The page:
when they call you crazy: leaving the 9-5 and finding your potential

“This is our big chance to see what people think of us. The real us. We have to show them there’s nothing to be afraid of. If we don’t get over our fears, they never will.”  ― Lisi Harrison

My parents stopped talking to me about school and work once they heard that I was likely not going to have a job my second year of graduate school. Understandably so – they were frustrated. They were just as frustrated as I was. My previous job working in the university as a graduate research assistant had provided for me. I received a full tuition waiver and funds to live very comfortably for 12 months. The news I received in May of 2016 shocked me out of my comfortable haze. Department funding had plummeted and anyone who was not a cheap student worker or a full-time employee got cut. Then I was hit with the reality that after sending out stacks of applications, I was not going to be employed with the university in the coming fall.

My initial reaction was panic. Even now, I still feel a pang of worry. I began to reflect on how the past year had gone for me and, admittedly, it was not the best. In the year that I had that job, both my physical and mental health were on the decline. After weighing 113-120 pounds for several years, my weight sky-rocketed to just over 150 pounds. I began to develop a number of negative health implications and eating habits. My mental health was anything but stable.

My job was stressful – anyone who has ever worked with women can vouch for me. My job was incredibly inconsistent as well. The stress of balancing a 20 hour work week, with 10 hours per week of overtime, and a full graduate student course load took its toll to say the least. As I reflected, however, I realized something. The only moments in the past year where I felt truly content and at peace were times when I was creating online content.

If you have read my about me page, you will have an idea of how I operate. I have been a writer since I first learned to write – almost literally. I have always been creative. When I came into the online world, I discovered countless creative outlets: such as blogging and YouTube. I became enthralled with the idea of “being your own boss” and “having an online job”. Even more so, I just loved the concept of creating content online. I started a YouTube channel several years back and poured my heart into it. If you’re curious, here is the link: Liz Loves. I had to stop filming videos after a while due to life circumstances, however YouTube was my passion for a very long time.

Before and after my YouTube experience, I had been blogging and writing with various mediums and in the past few months, I learned about making money while blogging. This, of course, intrigued me. The ability to make money from something I have been doing for years sounded like a dream come true to me. Around the time when I was learning of the world of self-employment, a speaker came into one of my summer courses and shared about her experience running an online counseling business. Needless to say, I was beyond excited to pick her brain and learn about her experience. Reflecting back on my excitement throughout the past several years about online work, I came to a conclusion.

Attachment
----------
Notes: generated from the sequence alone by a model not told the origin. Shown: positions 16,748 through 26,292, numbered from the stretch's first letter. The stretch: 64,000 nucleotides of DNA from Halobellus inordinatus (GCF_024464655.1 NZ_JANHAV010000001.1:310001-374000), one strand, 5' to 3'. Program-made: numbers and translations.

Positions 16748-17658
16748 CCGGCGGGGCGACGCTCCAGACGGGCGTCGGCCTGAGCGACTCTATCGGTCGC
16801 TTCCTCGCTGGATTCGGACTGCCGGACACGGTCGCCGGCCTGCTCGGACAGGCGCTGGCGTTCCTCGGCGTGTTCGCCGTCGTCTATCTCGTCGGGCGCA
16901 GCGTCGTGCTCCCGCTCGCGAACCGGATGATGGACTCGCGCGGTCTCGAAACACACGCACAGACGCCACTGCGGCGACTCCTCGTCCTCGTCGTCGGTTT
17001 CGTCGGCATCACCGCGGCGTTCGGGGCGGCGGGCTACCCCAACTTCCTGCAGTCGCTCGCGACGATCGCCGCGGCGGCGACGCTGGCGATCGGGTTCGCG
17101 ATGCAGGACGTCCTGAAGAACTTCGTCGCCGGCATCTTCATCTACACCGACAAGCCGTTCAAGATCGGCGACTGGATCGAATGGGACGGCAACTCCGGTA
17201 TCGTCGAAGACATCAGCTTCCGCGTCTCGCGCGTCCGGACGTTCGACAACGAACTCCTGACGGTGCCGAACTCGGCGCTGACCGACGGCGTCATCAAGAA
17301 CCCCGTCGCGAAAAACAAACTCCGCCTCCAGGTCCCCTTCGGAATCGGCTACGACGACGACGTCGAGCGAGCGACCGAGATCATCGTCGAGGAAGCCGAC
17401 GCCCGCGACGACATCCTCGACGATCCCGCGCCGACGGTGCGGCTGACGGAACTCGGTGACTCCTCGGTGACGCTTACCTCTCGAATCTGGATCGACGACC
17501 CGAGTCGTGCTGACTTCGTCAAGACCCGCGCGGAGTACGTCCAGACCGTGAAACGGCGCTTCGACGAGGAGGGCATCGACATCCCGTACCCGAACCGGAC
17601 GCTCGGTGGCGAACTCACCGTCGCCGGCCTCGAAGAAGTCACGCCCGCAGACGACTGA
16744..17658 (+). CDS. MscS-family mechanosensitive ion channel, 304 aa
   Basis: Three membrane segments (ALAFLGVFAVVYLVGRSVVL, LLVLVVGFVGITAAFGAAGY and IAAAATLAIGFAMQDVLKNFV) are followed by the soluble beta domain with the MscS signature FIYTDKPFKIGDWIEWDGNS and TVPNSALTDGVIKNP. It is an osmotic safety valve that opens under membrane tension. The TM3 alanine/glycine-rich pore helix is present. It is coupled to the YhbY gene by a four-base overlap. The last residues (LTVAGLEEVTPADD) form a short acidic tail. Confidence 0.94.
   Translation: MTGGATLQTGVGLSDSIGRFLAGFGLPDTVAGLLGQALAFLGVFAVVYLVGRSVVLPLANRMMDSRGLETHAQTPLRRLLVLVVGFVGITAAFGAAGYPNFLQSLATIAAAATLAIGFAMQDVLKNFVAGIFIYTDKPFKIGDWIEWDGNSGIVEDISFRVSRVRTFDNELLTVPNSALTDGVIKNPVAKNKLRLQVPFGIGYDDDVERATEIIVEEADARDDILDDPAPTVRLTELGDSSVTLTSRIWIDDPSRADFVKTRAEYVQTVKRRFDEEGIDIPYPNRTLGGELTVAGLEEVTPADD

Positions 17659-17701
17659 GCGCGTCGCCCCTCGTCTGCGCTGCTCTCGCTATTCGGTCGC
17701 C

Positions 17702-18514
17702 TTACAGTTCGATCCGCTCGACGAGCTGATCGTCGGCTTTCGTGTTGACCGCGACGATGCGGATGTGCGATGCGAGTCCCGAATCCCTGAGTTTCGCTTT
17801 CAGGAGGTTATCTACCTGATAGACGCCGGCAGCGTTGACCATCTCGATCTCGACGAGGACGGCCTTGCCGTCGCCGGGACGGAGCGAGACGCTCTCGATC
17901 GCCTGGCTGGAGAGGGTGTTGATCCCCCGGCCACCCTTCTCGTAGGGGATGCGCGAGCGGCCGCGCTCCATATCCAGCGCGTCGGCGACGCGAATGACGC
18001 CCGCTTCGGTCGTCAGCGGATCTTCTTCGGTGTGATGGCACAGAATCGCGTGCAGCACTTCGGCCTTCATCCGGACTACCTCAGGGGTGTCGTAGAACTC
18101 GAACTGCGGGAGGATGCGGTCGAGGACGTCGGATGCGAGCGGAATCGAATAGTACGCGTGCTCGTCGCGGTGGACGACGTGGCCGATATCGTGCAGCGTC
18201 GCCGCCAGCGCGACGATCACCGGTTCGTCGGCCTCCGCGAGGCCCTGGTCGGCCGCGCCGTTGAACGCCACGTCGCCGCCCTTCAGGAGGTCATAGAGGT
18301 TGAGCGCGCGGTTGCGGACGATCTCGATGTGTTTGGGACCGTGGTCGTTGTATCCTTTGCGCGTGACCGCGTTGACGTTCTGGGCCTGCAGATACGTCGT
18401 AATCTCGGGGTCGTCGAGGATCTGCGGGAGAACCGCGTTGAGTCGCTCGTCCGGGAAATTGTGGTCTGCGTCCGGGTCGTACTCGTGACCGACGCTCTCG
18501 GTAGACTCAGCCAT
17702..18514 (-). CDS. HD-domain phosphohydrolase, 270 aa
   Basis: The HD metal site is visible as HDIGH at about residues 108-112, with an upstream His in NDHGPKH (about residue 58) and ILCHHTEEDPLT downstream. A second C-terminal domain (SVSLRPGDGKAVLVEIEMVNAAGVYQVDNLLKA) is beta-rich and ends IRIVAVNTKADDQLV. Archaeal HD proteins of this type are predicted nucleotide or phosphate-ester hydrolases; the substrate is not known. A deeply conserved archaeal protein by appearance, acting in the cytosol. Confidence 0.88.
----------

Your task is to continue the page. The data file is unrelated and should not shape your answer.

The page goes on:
I am okay not having a traditional job right now. I am actually happy that I don’t have one.

My parents, of course, were not jumping for joy when I shared this with them. Like good parents, they worried about the debt I would incur. They had the rational mindset that online work was not what I needed to be doing. I was worried about that too, but for once in my life, I wanted to go all in with my passions. I was tired of the “what ifs” and “maybes” and “could have beens.” I wanted to finally commit to something that brought me total joy: creating.

And so, coupled with my newfound love of simple living, this blog was born.

I ignored every other voice that was calling me stupid, crazy, and lazy (including my own voice), and I just started. I became okay not knowing where this would take me and excited because regardless of what happened, it was taking me somewhere and I was enjoying the ride. Life is way too short to have any more regrets than we already have, right? I’ve only just started this risky journey but I hope you will continue with me.

Thanks so much for reading – I really value your support!

Good luck to you, where ever you are on your journey!



Cover photo via Pinterest 



Add yours →

  1. I’m not sure what it’s worth, but I find it truly admirable that you are not just accepting a life that you dislike.

    Liked by 1 person

  2. Wow this left me speechless. This really describes my life right now. in many ways and very happy to know I am not alone.

    Liked by 1 person

  3. You’re definitely not alone! I think the Internet is this new frontier for so many people that has so much potential. I’m right there with you!


  4. Keep going. Never stop writing. Just keep going.

    Liked by 1 person

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